However, personalizations aside, there are steps every person can take to eat healthy, regardless of what "diet" they feel best on. Although I'm no dietician or food expert, my journey with celiac disease and healthy eating has taught me a few tricks, like:
  • Always having healthy snacks nearby because nothing says "face-plant-into-ice-cream" like being hangry and desperate. 
  • Adding veggies to every meal I can, whether by putting shredded zucchini into my oatmeal (tons of volume but no veggie taste!), replacing spaghetti noodles with zoodles, or even making sliders using roasted sweet potato rounds instead of buns. 
  • Making processed foods a staple in, but not majority of, my diet. To those who don't eat any processed foods and feel great, I'm happy for you. In my case, I don't have the time to cook everything from scratch (hello college + job + blog) and protein bars or scones help me get the calories I need with less bloating ('cause too much fiber can be ugly). 
  • Finding healthy recipes that you honestly look forward to eating. Everyone's taste buds, caloric needs and daily schedules are different, so don't expect to follow your friend's meal plan and LOVE every meal (unless they're one crazy good cook). Instead, experiment with enough recipes until you have a few solid favorites that you can regularly make and enjoy. If you actually like your "healthy" meals, you're more likely to stick to eating healthy. 
I Must Eat Gluten Free. I Choose to Eat Healthy

What I want people to know most about my gluten free diet? Because of celiac disease, I need to eat gluten free. However, it's my choice to ditch fried chicken for baked fish...and you don't have to go gluten free to make the same decision

*This post also appears at Sleek Physique.com*

Do people ever assume you eat "healthy" because you're gluten free? Can you relate to any of my points? Tell me your thoughts in the comments! 

Comments

  1. I have a best friend who has celiac disease too. She actually helps her parents on a farm they own to keep as healthy as she can. It must be so hard! I don't know if i could pass up a cinnamon roll of any kind, hah.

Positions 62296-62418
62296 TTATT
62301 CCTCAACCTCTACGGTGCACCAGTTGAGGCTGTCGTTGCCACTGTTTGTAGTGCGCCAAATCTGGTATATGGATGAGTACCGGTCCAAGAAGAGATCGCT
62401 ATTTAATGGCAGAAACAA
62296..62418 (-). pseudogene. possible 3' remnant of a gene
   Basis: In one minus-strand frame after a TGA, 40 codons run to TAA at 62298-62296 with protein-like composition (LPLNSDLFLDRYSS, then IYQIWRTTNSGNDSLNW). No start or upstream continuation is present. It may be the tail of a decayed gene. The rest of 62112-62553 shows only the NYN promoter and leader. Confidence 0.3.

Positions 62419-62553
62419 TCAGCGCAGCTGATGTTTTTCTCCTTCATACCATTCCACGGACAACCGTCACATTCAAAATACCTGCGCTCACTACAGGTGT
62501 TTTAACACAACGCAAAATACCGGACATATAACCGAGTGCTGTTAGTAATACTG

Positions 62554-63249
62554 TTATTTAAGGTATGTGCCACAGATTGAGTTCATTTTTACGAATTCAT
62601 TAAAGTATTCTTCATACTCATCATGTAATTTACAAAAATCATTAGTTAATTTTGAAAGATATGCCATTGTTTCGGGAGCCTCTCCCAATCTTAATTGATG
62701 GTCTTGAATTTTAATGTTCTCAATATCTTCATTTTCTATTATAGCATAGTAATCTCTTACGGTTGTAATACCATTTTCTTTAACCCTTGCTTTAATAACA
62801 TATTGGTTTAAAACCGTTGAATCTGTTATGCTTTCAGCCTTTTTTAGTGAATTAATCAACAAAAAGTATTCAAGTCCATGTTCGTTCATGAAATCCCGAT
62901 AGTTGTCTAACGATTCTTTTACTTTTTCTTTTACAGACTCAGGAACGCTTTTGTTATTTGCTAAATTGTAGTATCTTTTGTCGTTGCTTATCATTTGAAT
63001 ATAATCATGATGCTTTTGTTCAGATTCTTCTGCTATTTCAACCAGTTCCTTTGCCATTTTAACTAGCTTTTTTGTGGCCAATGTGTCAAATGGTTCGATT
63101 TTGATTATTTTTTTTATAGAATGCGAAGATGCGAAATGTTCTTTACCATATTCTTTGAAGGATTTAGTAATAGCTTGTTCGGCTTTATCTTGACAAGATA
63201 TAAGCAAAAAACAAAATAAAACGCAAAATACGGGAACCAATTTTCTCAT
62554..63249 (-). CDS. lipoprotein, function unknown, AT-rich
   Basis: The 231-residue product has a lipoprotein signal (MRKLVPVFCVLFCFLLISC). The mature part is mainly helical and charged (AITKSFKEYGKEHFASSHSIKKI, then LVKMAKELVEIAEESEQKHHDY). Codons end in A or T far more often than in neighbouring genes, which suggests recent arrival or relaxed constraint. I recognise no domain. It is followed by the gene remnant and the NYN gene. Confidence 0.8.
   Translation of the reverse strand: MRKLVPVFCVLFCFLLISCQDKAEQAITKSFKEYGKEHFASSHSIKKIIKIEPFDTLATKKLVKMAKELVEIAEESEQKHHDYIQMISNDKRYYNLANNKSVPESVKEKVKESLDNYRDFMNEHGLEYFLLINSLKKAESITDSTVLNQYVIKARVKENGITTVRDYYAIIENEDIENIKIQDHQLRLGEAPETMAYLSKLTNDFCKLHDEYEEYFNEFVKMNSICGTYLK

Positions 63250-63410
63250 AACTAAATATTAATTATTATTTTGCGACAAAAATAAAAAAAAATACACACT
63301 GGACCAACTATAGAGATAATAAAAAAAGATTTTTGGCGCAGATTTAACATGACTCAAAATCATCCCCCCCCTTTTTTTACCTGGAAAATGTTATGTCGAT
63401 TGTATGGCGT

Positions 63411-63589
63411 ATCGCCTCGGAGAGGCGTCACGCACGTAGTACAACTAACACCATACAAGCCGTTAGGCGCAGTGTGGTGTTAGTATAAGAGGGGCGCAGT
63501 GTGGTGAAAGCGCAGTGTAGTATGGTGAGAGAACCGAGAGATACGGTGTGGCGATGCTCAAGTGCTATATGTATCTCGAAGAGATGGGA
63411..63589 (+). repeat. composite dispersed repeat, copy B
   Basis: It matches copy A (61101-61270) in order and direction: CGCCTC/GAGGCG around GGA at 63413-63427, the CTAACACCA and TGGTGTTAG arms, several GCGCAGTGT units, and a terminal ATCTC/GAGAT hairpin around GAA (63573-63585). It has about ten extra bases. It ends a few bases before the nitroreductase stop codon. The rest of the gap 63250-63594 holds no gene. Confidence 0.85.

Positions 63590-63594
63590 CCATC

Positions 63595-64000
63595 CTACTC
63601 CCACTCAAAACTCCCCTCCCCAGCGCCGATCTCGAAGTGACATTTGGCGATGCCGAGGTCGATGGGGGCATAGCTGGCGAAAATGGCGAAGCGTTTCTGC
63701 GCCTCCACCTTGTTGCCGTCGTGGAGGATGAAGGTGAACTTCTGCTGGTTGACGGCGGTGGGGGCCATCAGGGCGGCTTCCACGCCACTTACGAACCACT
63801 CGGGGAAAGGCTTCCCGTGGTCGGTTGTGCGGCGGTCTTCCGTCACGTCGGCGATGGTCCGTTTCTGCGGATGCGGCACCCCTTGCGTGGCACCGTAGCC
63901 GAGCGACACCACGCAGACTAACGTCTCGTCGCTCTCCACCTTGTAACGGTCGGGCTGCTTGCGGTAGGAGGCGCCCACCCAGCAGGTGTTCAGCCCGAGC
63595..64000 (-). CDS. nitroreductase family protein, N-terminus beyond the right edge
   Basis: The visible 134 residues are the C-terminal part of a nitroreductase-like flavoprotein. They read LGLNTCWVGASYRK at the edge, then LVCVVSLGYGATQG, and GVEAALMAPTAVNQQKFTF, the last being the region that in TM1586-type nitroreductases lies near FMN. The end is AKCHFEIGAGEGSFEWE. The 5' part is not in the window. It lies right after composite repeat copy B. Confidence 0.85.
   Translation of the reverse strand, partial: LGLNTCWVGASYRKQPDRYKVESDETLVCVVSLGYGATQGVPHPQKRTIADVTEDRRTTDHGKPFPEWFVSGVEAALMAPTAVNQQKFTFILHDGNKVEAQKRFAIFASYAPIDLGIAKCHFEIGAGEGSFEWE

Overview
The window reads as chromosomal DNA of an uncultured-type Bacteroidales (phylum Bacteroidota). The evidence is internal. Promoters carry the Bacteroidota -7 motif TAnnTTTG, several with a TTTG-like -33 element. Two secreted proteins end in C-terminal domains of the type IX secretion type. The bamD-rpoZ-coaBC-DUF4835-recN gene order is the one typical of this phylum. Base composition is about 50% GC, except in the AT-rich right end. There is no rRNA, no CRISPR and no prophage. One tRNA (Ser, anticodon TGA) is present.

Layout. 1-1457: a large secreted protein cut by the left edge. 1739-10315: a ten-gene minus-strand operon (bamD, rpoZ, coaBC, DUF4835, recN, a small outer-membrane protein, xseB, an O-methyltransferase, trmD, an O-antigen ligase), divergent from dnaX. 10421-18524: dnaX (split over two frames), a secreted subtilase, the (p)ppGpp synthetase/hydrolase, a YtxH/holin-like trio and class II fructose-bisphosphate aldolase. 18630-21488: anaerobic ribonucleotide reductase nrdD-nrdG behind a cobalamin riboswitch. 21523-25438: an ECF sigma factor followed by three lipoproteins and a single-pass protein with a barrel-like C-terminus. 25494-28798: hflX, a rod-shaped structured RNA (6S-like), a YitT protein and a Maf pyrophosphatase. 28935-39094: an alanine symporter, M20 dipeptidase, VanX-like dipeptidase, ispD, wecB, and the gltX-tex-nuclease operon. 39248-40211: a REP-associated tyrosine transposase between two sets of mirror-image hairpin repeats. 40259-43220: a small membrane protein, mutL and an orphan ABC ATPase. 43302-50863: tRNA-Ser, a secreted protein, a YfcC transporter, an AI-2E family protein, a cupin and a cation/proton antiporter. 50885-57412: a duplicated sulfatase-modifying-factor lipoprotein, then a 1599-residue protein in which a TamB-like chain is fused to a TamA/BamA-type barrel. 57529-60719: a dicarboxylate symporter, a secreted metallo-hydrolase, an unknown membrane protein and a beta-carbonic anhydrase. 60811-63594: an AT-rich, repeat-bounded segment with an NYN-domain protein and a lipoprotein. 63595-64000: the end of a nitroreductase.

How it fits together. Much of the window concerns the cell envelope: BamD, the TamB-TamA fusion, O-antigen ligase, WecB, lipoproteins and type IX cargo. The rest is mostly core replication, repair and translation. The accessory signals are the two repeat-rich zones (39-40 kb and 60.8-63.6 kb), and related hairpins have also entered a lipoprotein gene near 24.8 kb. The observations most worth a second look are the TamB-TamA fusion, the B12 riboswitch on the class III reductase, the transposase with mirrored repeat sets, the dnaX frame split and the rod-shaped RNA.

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    1. I definitely enjoyed the heck out of my gluten free cinnamon roll ;)

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  2. I have a friend with celiac and she often runs into the same issues. It's a need not a want!

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  3. Gluten intolerant person right here! [jumps up and down with hand raised]
    Unfortunetly because I dont have Celiac and thus can't say that I have the "disease", most people don't take my gluten intolerance seriously, which is CRAZY frustrating. I'm basically just one of those "crazy" people following the latest "trend". BUT going gluten free was the best choice for ME - and I'm not going to let someone else who doesn't experience my symptoms tell me what I should and shouldn't eat!

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    1. I think it's so sad that people don't take gluten intolerance seriously. My mom has it and I've seen first-hand how REAL it really is! As long as going gluten free is the best diet medically for you, no one should question your decision! Sending lots of gluten free love your way! <3

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    2. Yeeeeeeeeeeeees. Shared this all over. I feel like it's so trendy to be gluten-free right now that people don't actually realize that people ACTUALLY have a gluten allergy. And it's not just something they're doing in an effort to lose weight.

      Which is why, as you say, it's become tied to eating healthy.

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  4. I am not 100% sold on gluten free foods however, I have had items similar to the ones you posted and they are to die for! It's not a bad transition to All American foods, to healthy less kill you diet.

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    1. I think everyone can def benefit from eating more naturally gluten free foods like veggies, fruits, and whole grains :)

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  5. Hi Casey,
    Thank you for this informative and interesting post. I too make a choice to eat healthy and gluten free. But you are so right that there are so many unhealthy gluten free choices that could be eaten just as well. Most people think that anything gluten free is healthier which to your point in untrue. You did such a good job explaining it..

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    1. Glad you can relate, Judee, and thanks for the kind words. Have a fabulous day!

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  6. Diet is probably the wrong moniker to describe your way of life Casey 💖

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    1. Agreed. More like epically delicious lifestyle ;) Have an awesome week Ritu!

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  7. Diet is probably the wrong moniker to describe your way of life Casey 💖

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  8. You certainly look like a healthy gluten-free diet agrees with you! xoxo

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  9. So interesting and informative - I didn't know much of this before reading.

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  10. Great post. Do you find you need other foods to supplement for nutrients you might be missing from gluten products? Like not eating wheat causes a vitamin deficiency?